S Senn

Summary

Affiliation: University College London
Country: UK

Publications

  1. ncbi request reprint Clinical cross-over trials in phase I
    S Senn
    Department of Statistical Science, University College London, UK
    Stat Methods Med Res 8:263-78. 1999
  2. ncbi request reprint Repeated measures in clinical trials: simple strategies for analysis using summary measures
    S Senn
    Department of Epidemiology and Public Health, University College London, 1 19 Torrington Place, London WC1E 6BT, U K
    Stat Med 19:861-77. 2000
  3. ncbi request reprint Statistical issues in bioequivalence [correction of bioequivalance]
    S Senn
    Department of Epidemiology and Public Health, Department of Statistical Science, University College London, Gower Street, London WC1E 6BT, U K
    Stat Med 20:2785-99. 2001
  4. ncbi request reprint Ethical considerations concerning treatment allocation in drug development trials
    S Senn
    Department of Epidemiology and Public Health, Department of Statistical Science, University College London, Gower Street, London WC1E 6BT, UK
    Stat Methods Med Res 11:403-11. 2002
  5. ncbi request reprint A comment on optimal allocations for bioequivalence studies
    S Senn
    Department of Epidemiology and Public Health, University College London, UK
    Biometrics 55:1314-5. 1999
  6. ncbi request reprint Two cheers for P-values?
    S Senn
    Department of Epidemiology and Public Health, University College London, UK
    J Epidemiol Biostat 6:193-204; discussion 205-10. 2001

Collaborators

Detail Information

Publications6

  1. ncbi request reprint Clinical cross-over trials in phase I
    S Senn
    Department of Statistical Science, University College London, UK
    Stat Methods Med Res 8:263-78. 1999
    ..Design and analysis considerations are covered. We also consider the use of pharmacokinetic and pharmacodynamic theories in planning cross-over trials. Finally some practical considerations are covered...
  2. ncbi request reprint Repeated measures in clinical trials: simple strategies for analysis using summary measures
    S Senn
    Department of Epidemiology and Public Health, University College London, 1 19 Torrington Place, London WC1E 6BT, U K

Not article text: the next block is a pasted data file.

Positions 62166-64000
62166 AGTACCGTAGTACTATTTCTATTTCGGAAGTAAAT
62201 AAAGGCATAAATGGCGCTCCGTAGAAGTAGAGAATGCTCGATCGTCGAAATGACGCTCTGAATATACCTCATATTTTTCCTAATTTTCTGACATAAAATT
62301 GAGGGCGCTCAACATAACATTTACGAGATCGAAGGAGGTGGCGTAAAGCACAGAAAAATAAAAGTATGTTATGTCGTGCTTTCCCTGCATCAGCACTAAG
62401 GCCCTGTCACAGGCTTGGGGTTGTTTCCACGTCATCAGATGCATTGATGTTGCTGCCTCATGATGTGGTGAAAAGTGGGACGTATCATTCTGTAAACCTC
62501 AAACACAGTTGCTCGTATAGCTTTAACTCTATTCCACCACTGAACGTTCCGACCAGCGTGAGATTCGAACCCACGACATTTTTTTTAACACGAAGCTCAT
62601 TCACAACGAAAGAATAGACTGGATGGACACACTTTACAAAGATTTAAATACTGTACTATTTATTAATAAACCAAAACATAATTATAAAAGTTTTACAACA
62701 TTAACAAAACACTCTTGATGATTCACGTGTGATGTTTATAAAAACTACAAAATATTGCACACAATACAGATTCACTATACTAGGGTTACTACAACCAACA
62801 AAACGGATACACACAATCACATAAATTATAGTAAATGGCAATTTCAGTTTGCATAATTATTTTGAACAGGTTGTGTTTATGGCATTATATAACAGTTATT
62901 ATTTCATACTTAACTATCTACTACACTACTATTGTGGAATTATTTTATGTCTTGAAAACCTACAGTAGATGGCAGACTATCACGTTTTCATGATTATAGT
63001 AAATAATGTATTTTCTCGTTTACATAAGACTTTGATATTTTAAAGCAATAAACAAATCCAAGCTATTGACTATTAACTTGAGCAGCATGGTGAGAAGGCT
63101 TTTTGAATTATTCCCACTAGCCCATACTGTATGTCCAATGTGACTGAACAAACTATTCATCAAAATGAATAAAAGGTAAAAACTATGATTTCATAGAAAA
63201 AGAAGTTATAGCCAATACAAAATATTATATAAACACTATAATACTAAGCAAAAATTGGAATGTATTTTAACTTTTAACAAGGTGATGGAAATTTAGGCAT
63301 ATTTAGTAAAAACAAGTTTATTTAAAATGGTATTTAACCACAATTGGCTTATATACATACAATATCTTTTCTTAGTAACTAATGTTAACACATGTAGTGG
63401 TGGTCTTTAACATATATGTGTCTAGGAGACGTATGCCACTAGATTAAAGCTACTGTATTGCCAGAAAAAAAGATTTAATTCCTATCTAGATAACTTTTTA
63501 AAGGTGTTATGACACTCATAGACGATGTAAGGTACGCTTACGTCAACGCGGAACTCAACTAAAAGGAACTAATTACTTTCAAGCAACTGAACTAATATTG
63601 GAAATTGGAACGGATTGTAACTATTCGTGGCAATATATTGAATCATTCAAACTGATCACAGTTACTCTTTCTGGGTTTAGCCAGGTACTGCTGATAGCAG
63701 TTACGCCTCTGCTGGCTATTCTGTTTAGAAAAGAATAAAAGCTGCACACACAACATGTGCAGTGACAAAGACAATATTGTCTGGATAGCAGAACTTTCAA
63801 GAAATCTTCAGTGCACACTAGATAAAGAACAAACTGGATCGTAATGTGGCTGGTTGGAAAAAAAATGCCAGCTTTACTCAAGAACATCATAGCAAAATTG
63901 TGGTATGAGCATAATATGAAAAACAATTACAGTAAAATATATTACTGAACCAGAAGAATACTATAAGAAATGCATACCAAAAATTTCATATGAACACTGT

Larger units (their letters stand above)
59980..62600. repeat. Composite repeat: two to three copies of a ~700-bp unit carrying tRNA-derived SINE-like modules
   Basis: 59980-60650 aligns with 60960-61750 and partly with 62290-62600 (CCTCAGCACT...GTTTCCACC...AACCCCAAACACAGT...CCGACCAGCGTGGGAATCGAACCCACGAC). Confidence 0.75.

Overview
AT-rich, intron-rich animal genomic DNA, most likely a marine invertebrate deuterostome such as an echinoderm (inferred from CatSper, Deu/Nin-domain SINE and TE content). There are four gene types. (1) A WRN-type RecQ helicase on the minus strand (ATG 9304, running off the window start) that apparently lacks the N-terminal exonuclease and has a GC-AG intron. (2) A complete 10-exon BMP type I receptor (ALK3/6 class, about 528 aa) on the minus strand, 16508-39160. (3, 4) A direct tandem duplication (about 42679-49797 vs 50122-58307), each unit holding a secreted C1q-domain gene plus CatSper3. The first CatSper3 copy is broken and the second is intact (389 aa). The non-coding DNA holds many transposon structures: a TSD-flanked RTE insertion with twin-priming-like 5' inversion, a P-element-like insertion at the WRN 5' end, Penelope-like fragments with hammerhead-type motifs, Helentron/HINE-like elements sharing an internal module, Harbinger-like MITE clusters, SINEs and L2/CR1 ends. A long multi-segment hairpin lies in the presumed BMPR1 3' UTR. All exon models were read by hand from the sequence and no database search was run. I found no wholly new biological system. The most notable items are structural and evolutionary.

Stat Med 19:861-77. 2000
    ..A compromise trend/mean measure, regression through the origin, is proposed as being useful under some circumstances. An analysis using this measure is illustrated with a suitable example...
  3. ncbi request reprint Statistical issues in bioequivalence [correction of bioequivalance]
    S Senn
    Department of Epidemiology and Public Health, Department of Statistical Science, University College London, Gower Street, London WC1E 6BT, U K
    Stat Med 20:2785-99. 2001
    ..It is concluded that this purpose needs further clarification before guidelines for individual bioequivalence can be established and indeed that such guidelines may turn out to be unnecessary...
  4. ncbi request reprint Ethical considerations concerning treatment allocation in drug development trials
    S Senn
    Department of Epidemiology and Public Health, Department of Statistical Science, University College London, Gower Street, London WC1E 6BT, UK
    Stat Methods Med Res 11:403-11. 2002
    ..Some device such as the 'original position' of the philosopher John Rawls is needed. Finally, it is argued that placebo run-ins involve a violation of consent and should be eliminated from clinical trials...
  5. ncbi request reprint A comment on optimal allocations for bioequivalence studies
    S Senn
    Department of Epidemiology and Public Health, University College London, UK
    Biometrics 55:1314-5. 1999
    ..A method purporting to provide optimal allocations in bioequivalence studies fails to do so on both statistical and practical grounds. Reasons as to why this is so are given...
  6. ncbi request reprint Two cheers for P-values?
    S Senn
    Department of Epidemiology and Public Health, University College London, UK
    J Epidemiol Biostat 6:193-204; discussion 205-10. 2001
    ..Bayesians in particular find them ridiculous, but even the modern frequentist has little time for them. In this essay, I consider what, if anything, might be said in their favour...